EQUITY Equity is the owners interest in the company. For a corporation, ownership is represented by common stock and preferred stock. Shareholders equity is also referred to as the book value of equity, since this is the value of equity according to the records in the accounting books. The value of the ownership interest of preferred stock is represented in financial statements as its par value, which is also the dollar value on which dividends are figured. For example, if you own a share of preferred stock that has a $100 par value and a 9% dividend rate, you receive $9 in dividends each year. Further, your ownership share of the company is $100. Preferred shareholders equity is the product of the number of preferred shares outstanding and the par value of the stock; it is shown that way on the balance sheet. The remainder of the equity belongs to the common shareholders. It consists of three parts: common stock outstanding (listed at par or at stated value), additional paid-in capital, and retained earnings. The par value of common stock is an arbitrary figure; it has no relation to market value or to dividends paid on common stock. Some stock has no par value, but may have an arbitrary value, or stated value, per share. Nonetheless, the total par value or stated value of all outstanding common shares is usually entitled .capital stock. or .common stock.. Then, to inject reality into the equity part of the balance sheet, an entry called additional paid-in capital is added; this is the amount received by the corporation for its common stock in excess of the par or stated value. If a firm sold 10,000 shares of $1 par value common stock at $40 a share, its equity accounts would show: Common stock, $1 par value $10,000 Additional paid-in capital $390,000 There are actually four different labels that can be applied to the number of shares of a corporation on a balance sheet: The number of shares authorized by the shareholders. The number of shares issued and sold by the corporation, which can be less than the number of shares authorized. The number of shares currently outstanding, which can be less than the number of shares issued if The corporation has bought back (repurchased) some of its issued stock. The number of shares of treasury stock, which is stock that the company has repurchased.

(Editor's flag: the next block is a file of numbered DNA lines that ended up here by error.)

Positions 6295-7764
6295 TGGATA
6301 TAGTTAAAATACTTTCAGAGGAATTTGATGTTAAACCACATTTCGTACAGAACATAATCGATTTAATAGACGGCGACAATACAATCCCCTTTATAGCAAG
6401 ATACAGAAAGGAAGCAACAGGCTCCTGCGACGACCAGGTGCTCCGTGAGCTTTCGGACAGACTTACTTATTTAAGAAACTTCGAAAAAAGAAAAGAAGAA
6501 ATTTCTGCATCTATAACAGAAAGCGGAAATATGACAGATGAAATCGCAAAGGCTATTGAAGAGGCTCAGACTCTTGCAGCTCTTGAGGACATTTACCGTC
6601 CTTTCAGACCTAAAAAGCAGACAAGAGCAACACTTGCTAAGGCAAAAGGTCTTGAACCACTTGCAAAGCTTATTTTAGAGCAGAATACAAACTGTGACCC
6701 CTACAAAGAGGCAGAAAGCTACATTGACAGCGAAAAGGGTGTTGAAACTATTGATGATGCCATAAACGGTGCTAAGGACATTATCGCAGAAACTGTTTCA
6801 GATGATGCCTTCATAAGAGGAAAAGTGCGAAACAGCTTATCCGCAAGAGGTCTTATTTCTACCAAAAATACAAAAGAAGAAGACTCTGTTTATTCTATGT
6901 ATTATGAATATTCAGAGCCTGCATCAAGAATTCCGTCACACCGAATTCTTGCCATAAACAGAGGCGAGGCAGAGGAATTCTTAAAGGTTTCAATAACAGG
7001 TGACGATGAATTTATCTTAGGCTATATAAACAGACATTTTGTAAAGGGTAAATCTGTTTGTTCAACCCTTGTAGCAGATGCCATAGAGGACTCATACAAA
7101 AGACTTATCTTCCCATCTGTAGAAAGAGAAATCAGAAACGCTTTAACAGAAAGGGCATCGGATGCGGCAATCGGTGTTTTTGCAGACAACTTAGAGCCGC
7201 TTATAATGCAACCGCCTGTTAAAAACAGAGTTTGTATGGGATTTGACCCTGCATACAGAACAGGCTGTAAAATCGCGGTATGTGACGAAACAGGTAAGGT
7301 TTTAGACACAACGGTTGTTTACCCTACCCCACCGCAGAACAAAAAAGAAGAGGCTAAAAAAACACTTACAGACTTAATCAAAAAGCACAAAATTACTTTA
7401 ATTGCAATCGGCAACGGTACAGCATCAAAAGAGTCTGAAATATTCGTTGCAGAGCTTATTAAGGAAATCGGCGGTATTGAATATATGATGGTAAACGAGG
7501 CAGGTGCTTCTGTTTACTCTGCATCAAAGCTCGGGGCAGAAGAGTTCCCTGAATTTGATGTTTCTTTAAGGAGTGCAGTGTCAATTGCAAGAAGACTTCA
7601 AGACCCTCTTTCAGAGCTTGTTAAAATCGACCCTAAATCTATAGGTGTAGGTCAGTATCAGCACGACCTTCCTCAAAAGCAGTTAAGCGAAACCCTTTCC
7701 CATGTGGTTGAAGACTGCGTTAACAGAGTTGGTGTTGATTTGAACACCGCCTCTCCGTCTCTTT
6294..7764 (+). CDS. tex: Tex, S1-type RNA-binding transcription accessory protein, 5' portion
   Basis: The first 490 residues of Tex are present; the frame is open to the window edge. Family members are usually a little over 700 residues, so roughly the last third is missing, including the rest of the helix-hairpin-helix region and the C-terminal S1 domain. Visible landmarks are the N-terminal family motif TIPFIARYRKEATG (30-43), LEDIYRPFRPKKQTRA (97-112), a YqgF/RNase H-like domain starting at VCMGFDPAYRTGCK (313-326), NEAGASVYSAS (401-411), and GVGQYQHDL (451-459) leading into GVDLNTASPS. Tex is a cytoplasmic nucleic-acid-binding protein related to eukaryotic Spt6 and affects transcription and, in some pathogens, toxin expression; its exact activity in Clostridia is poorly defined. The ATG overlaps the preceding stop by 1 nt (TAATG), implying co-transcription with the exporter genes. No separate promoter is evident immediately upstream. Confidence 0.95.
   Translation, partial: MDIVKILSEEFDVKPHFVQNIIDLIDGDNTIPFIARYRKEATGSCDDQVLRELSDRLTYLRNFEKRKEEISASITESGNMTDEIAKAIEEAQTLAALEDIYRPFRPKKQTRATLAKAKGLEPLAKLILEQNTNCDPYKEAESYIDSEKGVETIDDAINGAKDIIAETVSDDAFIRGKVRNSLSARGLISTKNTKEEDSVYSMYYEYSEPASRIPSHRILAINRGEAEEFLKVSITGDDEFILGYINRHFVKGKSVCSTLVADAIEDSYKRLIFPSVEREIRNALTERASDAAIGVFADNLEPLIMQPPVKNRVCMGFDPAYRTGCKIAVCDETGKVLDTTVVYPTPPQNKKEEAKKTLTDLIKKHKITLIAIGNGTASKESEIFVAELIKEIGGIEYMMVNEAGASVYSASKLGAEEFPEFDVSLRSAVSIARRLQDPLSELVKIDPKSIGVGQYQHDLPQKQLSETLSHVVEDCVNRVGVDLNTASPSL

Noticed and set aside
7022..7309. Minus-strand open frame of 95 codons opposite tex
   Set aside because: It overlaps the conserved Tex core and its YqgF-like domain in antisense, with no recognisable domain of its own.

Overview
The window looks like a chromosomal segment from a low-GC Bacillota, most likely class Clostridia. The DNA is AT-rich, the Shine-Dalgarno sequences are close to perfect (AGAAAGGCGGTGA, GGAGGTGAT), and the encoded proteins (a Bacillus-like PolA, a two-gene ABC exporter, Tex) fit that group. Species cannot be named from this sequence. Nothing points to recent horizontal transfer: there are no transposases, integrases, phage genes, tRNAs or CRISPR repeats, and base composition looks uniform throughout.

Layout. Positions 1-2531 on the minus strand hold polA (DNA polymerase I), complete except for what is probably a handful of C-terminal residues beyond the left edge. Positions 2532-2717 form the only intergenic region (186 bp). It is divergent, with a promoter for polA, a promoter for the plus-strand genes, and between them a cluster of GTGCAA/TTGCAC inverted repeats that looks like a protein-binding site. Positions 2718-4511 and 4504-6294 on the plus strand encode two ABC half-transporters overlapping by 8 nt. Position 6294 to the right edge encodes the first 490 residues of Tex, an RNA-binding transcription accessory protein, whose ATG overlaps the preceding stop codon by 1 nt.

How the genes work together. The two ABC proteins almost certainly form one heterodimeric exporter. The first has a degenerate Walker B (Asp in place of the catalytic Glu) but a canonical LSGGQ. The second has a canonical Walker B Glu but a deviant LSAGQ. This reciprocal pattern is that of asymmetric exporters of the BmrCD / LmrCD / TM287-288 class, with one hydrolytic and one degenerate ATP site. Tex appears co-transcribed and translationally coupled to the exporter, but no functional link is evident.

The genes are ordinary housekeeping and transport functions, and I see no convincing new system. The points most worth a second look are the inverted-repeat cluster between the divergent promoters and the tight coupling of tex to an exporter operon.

The outstanding stock is reported in the stock accounts, and adjustments must be made for any treasury stock. The bulk of the equity interest in a company is in its retained earnings. A retained- earnings is the accumulated net income of the company, less any dividends that have not been paid, over the life of the corporation. Retained earnings are not strictly cash and any correspondence to cash is coincidental. Any cash generated by the firm that has not been paid out in dividends has been reinvested in the firms assetsto finance accounts receivable, inventories, equipment, and so forth.